Anthony

  6. January 3, 2008 at 3:43 am | #6

    After videoing my first wedding with the EX 1 last week and looking at the footage I’m very pleased to find that the EX 1 handled photographer’s flashes much better than the FX 7, which I refused to use for weddings. The XDcam codec handled the video distortion of the flash better and mostly the flash only wrecked one frame or two, making slo-motion easier to edit for weddings.

    Overall the image was top notch.

    my 0.02 cents……Vaughan

  7. January 3, 2008 at 8:56 am | #7

    Doesn’t seem like such a good test. Any strobes probably are firing faster than the frame rate the camera was shooting at and would not be fully in sync with the video camera causing half frames etc. You didn’t show us what a CCD camera was doing to the same footage. How did the footage play at full speed not stills? If I was shooting a scene for a movie with Cop car lights flashing I wouldn’t expect the flashes to be in sync with the camera all the time. My concern would be other artifacts like streaks. I would rather see if somone was shooting behind the scenes at a still shoot with strobes going off to see if there is something to be concerned about

  8. January 3, 2008 at 12:48 pm | #8

    Daniel,
    It isn’t my footage, it’s at FreshDV. I grabbed frames to illustrate the point. You are right, that it would be nice to see two cameras, like an FX1 and the EX1, set next to each other shooting the same police car and compare the footage.

    But, thinking back to the still image days, a flash is some 1/50,000 of a second. A frame of video is 1/24, 1/30, 1/60 for a field of interlaced video. There’s a lot of “time” in that 1/24 of a second to fire the strobe and see the whole image illuminated.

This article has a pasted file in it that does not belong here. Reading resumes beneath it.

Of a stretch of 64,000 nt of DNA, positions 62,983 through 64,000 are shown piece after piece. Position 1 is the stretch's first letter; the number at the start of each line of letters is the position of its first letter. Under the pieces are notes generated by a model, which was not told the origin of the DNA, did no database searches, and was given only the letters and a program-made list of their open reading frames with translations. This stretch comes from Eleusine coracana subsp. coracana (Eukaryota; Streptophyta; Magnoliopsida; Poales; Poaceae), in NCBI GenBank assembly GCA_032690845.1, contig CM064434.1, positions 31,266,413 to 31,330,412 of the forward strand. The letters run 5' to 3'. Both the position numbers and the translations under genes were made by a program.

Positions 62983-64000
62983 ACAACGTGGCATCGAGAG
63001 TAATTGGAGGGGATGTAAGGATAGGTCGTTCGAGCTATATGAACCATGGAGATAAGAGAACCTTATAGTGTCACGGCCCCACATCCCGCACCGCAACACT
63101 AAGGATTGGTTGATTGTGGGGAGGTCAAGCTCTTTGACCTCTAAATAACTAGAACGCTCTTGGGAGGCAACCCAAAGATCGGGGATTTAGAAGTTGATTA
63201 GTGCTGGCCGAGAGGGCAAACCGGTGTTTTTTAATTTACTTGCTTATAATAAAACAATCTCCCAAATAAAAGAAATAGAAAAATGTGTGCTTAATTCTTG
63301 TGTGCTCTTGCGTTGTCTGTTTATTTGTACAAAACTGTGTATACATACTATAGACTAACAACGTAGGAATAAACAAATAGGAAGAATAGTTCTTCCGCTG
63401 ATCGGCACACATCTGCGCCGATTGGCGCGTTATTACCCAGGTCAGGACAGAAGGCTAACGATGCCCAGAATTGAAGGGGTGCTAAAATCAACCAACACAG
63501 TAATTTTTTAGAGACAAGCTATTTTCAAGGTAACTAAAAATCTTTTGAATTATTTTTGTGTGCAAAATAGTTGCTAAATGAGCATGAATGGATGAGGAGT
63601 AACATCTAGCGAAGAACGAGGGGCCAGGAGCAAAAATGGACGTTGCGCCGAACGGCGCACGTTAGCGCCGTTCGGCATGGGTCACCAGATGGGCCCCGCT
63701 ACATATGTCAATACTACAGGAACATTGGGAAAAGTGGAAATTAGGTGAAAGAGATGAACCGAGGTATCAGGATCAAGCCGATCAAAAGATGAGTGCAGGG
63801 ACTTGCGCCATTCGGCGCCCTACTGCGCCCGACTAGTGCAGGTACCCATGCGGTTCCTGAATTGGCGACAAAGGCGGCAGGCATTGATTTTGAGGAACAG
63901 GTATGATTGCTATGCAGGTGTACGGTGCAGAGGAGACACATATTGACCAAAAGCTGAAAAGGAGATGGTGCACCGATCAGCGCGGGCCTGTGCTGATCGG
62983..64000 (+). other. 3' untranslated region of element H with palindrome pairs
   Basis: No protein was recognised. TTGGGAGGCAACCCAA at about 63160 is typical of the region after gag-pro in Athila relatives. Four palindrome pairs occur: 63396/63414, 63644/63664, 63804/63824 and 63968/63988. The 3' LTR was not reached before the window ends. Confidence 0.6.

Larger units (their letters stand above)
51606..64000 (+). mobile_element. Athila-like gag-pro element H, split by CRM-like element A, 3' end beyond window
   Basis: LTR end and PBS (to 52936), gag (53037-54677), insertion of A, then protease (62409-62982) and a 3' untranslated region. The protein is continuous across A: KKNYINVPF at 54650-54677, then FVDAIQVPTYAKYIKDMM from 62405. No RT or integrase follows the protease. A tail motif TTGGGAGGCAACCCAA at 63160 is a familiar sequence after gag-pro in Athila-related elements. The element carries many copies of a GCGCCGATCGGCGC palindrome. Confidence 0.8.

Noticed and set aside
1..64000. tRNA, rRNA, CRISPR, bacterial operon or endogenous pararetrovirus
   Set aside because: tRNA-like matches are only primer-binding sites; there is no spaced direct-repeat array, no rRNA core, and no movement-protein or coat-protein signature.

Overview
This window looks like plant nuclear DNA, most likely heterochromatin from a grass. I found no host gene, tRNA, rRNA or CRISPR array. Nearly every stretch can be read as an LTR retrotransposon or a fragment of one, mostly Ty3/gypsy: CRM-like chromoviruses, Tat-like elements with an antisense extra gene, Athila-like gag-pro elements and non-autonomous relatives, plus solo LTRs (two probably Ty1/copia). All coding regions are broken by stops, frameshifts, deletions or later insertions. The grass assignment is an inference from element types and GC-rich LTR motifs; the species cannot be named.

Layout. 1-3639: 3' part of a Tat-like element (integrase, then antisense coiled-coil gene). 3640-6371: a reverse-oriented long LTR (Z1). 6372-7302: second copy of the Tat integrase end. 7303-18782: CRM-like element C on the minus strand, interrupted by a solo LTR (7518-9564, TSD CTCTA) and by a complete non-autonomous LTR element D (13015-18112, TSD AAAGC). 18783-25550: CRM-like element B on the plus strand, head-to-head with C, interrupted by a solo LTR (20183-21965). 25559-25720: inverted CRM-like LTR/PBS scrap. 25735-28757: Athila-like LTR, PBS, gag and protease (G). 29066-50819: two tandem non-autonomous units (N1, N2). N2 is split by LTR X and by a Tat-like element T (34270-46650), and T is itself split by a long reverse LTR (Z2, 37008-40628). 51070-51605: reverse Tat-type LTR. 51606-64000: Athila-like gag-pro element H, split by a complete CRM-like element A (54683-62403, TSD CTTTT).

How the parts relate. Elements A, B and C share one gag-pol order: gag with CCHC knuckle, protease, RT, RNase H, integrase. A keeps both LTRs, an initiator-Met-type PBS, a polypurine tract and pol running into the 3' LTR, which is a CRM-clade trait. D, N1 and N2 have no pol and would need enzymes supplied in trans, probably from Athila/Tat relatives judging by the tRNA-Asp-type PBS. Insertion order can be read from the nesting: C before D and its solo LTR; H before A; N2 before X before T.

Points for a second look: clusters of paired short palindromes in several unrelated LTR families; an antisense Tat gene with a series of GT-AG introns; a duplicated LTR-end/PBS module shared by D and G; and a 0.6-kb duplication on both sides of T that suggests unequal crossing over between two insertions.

Like the animation of a film shutter on Wikipedia:
    http://en.wikipedia.org/wiki/Image:Moviecam_schematic_animation.gif

    The only time you can get partial frames is when the edge of the shutter passes in front of the gate. It seems that, with CMOS imagers, the amount of time where the “gate” passes down the face of the sensor (the rolling shutter) is much greater than you would think.

    The whole image may be exposed for 1/24, but it looks like they are including the time where the “shutter is rolling” across the image.

    What I don’t understand is that, how the finished frame includes both illuminated and un-illuminated parts of the image. This can only happen if the rolling shutter rate is different than the finished data frame rate. So a single frame may contain imagery from the top have of one scan (without flash) and the bottom half of a different scan (with flash) which really makes no sense to me at all.

    Anthony

  9. David J Rathbone
    March 1, 2008 at 5:41 am | #9

    I’ve used the EX1 on several shoots,both outdoors on a bright and sunny day, and at night in low light conditions. I tried my best to ignore the serious problems that this camera has with moving subjects (especially fast moving subjects) but I have to finally admit that even though this camera produces stunning images, it is a horrible camera that just does not deserve the Cine Alta badge. This camera just cannot handle fast moving objects. In fact even when you move the camera a little bit, everything gets blurred. They did everything right with this camera except the CMOS. I just wish it were CCCD instead. I will be selling my EX1 as soon as possible and for a very reasonable price.